Saturday, October 16, 2021

How Do Ya Like Them Apples?

Just about any way at all!  And I've been keeping close company with apples for the past couple of days.
We harvested all of Zestar apples, which are usually the first ones ready.

This year's harvest wasn't the best.  We got only 42 apples off of our two trees in the "cage."  But most of them are quite large in size and are making wonderful eating apples.

We planted another Chestnut Crabapple this spring to add to our existing one, so we had apples from just the original tree this year.  They're the largest crabapples I've ever seen and also the sweetest tasting.  We save them for eating-out-of-hand, too. 

This shows the size of both the Zestars and Chestnut Crabapples.  About three inches across for the Zestars and two inches across for the crabapples.
This past Thursday we went to friends' house to pick apples they had offered to us.  These will be for our supply of applesauce.

We came home with four 5-gallon pails (three pictured above) of wonderful apples from their big, 35+ year old tree.  It was planted by the previous generation that owned the house, so they weren't sure of the variety all these years later.

Papa Pea, who worked in an orchard during his high school years, thinks they are most likely Baldwins.

I've made two batches of applesauce with the first two pails in the past two days.  More on the schedule for today.  Above shows one batch of the half cooked down sauce in my biggest stock pot.  And, oh!  The aroma that has been permeating the house!

After dinner last night I couldn't resist making some of the apples into our first apple pie of the season.  It's sitting on a plate because it burbled all over in the oven (sigh) and the bottom of the pie plate is a sticky, gooey mess.  I'm gonna take that as a sign that the pie will be wonderful! 


Michelle said...

Out of the four apple trees on our property I only know the variety of one, the Braeburn my husband planted for me. It was not a good apple year here; I got one batch of applesauce made from my MIL's apples, which she got in abundance. Then again, my husband sprayed HER trees....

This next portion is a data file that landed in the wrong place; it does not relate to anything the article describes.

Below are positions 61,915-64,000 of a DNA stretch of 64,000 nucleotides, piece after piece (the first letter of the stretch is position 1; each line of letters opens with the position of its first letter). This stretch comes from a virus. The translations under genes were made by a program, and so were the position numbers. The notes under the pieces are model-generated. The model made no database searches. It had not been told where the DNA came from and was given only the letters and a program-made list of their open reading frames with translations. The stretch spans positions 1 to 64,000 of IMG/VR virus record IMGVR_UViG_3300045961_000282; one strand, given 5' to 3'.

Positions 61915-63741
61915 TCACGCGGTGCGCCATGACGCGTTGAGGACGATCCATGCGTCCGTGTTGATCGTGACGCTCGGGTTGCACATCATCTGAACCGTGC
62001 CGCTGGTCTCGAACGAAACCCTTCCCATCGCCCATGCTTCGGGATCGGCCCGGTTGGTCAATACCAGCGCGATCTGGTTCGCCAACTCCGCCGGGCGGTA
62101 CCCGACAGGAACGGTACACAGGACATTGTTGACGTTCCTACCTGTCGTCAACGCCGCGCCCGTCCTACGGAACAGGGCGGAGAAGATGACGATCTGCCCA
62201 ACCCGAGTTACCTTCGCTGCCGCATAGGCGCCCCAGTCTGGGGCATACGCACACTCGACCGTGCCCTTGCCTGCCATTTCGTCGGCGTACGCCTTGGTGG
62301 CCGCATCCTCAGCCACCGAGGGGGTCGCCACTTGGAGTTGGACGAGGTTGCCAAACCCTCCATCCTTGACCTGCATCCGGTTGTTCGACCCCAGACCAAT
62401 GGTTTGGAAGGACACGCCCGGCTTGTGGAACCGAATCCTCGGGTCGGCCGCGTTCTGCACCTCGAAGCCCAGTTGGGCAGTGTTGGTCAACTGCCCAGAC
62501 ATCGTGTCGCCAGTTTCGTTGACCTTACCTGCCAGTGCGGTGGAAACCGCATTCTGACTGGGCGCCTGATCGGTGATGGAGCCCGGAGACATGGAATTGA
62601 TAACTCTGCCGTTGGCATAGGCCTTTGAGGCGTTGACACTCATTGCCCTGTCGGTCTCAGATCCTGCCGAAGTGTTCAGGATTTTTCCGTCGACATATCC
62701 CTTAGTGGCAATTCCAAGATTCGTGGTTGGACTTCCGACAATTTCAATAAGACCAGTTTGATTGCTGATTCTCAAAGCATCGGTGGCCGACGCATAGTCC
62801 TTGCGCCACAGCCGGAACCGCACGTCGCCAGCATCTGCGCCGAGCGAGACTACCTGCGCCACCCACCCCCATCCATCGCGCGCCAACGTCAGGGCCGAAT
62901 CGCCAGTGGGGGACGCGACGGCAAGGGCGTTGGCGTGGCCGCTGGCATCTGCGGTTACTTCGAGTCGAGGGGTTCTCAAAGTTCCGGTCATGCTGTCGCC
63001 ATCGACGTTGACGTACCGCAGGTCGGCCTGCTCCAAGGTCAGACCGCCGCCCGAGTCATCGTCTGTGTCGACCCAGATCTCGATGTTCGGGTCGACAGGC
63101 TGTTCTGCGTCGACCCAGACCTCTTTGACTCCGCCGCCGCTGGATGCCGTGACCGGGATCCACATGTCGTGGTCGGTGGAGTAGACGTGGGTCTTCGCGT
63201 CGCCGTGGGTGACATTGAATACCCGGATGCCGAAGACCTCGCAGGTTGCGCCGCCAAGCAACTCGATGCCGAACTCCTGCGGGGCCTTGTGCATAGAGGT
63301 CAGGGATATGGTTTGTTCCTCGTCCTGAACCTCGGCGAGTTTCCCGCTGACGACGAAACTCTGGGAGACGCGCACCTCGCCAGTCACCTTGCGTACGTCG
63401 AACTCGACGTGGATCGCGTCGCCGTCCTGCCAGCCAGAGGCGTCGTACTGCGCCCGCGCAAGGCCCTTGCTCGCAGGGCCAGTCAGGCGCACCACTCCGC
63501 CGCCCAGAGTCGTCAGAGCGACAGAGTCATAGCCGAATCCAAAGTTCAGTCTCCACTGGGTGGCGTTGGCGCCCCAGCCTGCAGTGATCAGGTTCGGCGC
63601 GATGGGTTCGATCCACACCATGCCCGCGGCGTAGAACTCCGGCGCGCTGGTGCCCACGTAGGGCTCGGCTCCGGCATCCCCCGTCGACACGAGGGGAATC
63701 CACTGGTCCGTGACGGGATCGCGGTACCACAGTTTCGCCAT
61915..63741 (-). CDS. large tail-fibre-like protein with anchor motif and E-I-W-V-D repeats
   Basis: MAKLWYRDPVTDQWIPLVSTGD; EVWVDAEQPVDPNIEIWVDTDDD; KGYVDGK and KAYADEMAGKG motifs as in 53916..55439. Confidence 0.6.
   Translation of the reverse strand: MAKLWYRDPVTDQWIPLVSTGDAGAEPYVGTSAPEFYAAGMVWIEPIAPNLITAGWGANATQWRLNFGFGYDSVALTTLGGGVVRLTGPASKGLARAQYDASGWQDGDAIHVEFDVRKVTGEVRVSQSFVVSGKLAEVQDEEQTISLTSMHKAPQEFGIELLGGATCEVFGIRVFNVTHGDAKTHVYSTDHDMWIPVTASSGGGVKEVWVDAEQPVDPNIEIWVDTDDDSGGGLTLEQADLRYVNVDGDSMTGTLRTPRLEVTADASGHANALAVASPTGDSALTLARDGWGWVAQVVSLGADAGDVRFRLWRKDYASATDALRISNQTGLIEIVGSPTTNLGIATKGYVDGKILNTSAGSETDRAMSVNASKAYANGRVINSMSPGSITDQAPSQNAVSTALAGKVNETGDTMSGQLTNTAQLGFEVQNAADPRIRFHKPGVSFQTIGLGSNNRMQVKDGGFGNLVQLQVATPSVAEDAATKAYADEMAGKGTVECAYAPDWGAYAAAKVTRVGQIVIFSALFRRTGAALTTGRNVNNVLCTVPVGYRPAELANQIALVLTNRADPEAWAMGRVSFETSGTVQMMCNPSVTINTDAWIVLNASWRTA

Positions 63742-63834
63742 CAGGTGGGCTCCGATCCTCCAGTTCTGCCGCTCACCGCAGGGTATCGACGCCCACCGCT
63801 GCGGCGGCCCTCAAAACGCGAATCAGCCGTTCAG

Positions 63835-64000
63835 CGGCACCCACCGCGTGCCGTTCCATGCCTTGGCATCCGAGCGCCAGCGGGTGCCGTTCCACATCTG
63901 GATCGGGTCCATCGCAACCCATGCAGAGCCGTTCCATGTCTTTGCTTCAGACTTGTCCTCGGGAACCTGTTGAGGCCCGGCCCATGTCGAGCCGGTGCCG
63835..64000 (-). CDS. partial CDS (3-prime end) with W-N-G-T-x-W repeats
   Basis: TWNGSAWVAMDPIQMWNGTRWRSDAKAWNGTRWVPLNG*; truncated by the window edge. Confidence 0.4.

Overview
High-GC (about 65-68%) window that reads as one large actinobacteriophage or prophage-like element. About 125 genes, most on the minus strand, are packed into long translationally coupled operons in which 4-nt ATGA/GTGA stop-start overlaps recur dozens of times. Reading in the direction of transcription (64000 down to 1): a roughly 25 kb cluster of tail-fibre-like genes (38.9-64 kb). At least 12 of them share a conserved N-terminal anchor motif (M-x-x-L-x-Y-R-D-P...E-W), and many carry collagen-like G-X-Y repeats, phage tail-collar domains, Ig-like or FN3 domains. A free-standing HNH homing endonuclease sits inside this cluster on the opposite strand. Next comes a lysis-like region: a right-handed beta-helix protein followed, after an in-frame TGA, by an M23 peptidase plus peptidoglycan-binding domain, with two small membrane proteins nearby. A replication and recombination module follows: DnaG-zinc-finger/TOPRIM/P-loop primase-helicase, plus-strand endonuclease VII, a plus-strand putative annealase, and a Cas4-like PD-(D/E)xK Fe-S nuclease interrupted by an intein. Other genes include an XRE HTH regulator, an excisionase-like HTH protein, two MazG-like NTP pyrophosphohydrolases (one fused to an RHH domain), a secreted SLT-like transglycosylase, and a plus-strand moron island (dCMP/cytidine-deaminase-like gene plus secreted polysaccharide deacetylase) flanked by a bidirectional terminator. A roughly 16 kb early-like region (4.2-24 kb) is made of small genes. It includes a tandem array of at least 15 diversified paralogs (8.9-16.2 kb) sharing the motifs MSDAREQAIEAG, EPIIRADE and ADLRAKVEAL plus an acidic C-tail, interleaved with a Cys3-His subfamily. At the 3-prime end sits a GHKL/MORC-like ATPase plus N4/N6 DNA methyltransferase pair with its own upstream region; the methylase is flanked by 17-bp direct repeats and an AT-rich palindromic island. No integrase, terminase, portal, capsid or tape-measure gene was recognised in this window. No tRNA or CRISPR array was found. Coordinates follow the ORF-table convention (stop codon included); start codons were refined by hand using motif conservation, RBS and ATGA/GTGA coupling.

Mama Pea said...

Michelle - Ugh. Regardless of what some may say, the poisonous sprays used on apple trees do remain on or in the apples. And who wants to eat that stuff? It's bad enough we have to breathe polluted air but purposely adding toxic substances to our body's systems doesn't make any sense to me. Our bodies can literally wear out and become more prone to disease when they have to work so hard handling poisons we ingest. But I know you understand this. (Pushing soap box back under bed now.)

SmartAlex said...

Those are beautiful apples! I wish we had more varieties to enjoy but we have so many of what we do have that I shudder to think what we would do with more trees! I am down to a couple dozen Spies to deal with. They just don't keep so we have to deal with them fairly promptly. I have an apple crisp cooling and the dehydrator running. I set out to learn to make good crisp this year. Pies are great for storing in the freezer but for fresh eating the apple crisp is a delight. And I've got it figured out now!

Hummingbird said...

I recently read an interesting article about people who are searching for and identifying "lost" varieties of apples. They search out old homesteads because back in the day every homestead or farm had apple trees. The old timers often planted them at the bottom of hills or near springs so they didn't have to irrigate so they have survived for decades unattended. The article also stated that 100+ years ago there were 17,000 different varieties of apples grown in the US and Canada!

Mama Pea said...

SmartAlex - How do you use your dehydrated apples? In the past I've found them to somehow "lose" their good flavor in drying. I have cut them up and put them in baked goods and granola, but couldn't detect any flavor in the final product. We do like dried fruit . . . prunes, apricots and dates so I'm looking for ways to use dried apples.

Hummingbird - We have found old apple trees on very old abandoned homesteads in this area, but most of them were crabapples (evidently easier to grow back then) and as sour as could be. That's an amazing fact to think there were once 17,000 different varieties of apples at one time!

tpals said...

The apple trees my grandparents planted are gone now and those my parents planted are 40+ years old and starting to fail. I've tried planting replacements for them but my dad (worst procrastinator) would never protect them from the deer. Last year I planted more on the farm and fenced them in myself. Still alive!

Rosalea said...

Beautiful fruit. Those sure are BIG crabapples! Do you peel the sauce apples by hand? I'll have a slice of the pie...please.

SmartAlex said...

We just eat our dehydrated apples as a snack. We've given about half away this year but I've been putting them in the freezer for later. I like having a container on the counter for when I am feeling "peckish". They are a great healthy snack to grab when you don't have time to get something more complicated. Beats a cookie every time. Whether I process them a little green or a little over ripe changes their flavor from tart to sweet, but people we give them to always ask if I used some sort of special seasoning because they are so flavorful. I don't know if it is the Northern Spies or the dehydrator process? But flavor is never a problem.